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cvsdave
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Well, I am interviewing right now. I have written software for a while (Fortran IID, PL1 among others). 1. I don't get rattled much anymore. How many of the "non-programmers" are early/mid 20's, and freeze in the headlights? 2. What critical thing are you doing that you only want "the top 1%"? Why would the top 1% want to work for you? Is all your work such that only the "top 1%" can do it quickly and well? How about a reliable, hard-working 70th percentile programmer who's going to night classes and is easy-going and pleasant to work with? Is there no routine maintenance that the "top 1%" might find boring that he can learn from? 3. Especially for the younger engineers, what steps do you take to make them better? To help them move from the top "45%" to the "top 10%"? 4. Take a good look at the tone of these comments. Are these attitudes that you admire and respect? Would you really want to work for someone is is tempted to ridicule some candidate because they have insufficient humility? 5. Something that took me by surprise: the system and network administrators have little respect for developers, and see development positions as an entry step on the way to being a sys or DB admin. This explains more about the pay than poor programmers using up jobs and eating into employers profits. 6. For us with jobs and strong resumes, these are not tough times. For many others they are very tough times. Let's try this: try to put your candidate at ease, and determine what his/hers skills are. If you are trying to stump them, that comes through clearly, and your hostility is even more unsettling to the stressed candidate. 7. Somethings I am interested in: getting better, and helping my coworkers get better. To that end, I learn on evenings and weekends, and try to be as helpful and supportive as I can with my team. That said, how important is it whether my method of determining a prime made up on the spot in an interview is O(n), or O(n/2)? 8. I think there may be a real problem with American professional programming culture. This is not to say that anyone should be hired who cannot do the work. The eagerness I see in posts to denigrate those with (perceived) lower skills, however, is widespread, and distressing. I am concerned that younger people do not see Software Engineering as a challenging and interesting creative endeavor, as much as an unpleasant and combative arena. If this is indeed the case, expect to see the quality of the "top 1%" to decline along with the number of new practitioners entering the field.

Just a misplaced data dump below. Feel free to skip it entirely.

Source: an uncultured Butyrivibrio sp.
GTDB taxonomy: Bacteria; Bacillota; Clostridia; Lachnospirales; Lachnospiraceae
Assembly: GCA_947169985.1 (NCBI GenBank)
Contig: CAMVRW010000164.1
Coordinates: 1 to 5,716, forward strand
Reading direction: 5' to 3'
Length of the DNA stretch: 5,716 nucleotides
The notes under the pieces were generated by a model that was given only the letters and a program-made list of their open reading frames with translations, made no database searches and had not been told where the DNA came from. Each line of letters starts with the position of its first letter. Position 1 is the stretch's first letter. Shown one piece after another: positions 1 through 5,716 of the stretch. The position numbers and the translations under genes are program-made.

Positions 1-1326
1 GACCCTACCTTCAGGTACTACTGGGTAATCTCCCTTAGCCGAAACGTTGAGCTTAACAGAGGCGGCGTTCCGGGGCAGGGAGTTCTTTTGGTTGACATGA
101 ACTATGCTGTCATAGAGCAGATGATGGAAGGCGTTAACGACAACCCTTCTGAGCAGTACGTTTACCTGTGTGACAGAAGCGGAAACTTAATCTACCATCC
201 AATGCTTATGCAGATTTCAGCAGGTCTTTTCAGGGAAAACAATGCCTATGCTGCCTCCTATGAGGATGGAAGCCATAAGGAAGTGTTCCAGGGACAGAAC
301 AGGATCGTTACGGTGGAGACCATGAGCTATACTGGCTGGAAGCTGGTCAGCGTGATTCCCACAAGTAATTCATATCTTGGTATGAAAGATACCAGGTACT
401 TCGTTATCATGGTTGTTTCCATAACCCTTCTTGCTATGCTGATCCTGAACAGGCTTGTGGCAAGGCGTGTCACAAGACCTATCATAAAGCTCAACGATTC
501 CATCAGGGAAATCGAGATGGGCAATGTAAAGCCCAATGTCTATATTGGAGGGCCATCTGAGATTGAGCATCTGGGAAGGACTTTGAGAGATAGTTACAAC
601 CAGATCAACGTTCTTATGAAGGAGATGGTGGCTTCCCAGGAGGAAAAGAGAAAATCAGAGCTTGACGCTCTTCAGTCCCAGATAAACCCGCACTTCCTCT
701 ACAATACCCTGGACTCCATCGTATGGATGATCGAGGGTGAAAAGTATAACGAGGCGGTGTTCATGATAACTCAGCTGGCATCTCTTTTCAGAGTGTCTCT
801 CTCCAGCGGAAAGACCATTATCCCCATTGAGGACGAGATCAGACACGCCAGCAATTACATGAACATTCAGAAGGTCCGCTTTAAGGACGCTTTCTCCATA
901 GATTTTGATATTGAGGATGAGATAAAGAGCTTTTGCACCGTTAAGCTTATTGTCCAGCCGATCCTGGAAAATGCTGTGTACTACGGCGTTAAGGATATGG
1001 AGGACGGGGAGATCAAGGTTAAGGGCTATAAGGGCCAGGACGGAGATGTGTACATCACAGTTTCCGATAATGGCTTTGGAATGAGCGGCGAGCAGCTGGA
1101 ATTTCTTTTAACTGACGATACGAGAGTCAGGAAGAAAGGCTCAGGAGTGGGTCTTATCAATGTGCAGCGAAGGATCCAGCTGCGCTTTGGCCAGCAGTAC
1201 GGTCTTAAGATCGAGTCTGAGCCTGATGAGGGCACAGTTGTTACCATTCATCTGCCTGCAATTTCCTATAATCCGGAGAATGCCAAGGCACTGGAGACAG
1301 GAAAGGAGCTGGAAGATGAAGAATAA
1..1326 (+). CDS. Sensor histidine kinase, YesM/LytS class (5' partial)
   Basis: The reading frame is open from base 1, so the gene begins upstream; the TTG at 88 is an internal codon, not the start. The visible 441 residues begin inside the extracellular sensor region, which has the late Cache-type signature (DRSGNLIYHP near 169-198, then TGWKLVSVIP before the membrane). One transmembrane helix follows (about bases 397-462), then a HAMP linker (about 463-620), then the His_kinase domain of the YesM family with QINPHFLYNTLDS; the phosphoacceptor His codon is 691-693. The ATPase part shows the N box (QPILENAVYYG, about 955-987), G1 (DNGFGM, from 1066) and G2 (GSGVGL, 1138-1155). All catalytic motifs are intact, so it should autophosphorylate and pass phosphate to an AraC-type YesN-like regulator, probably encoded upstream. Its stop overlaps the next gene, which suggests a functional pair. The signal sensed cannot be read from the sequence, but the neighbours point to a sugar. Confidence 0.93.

Toggle Commented Mar 16, 2010 on The Non-Programming Programmer at Coding Horror
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Mar 16, 2010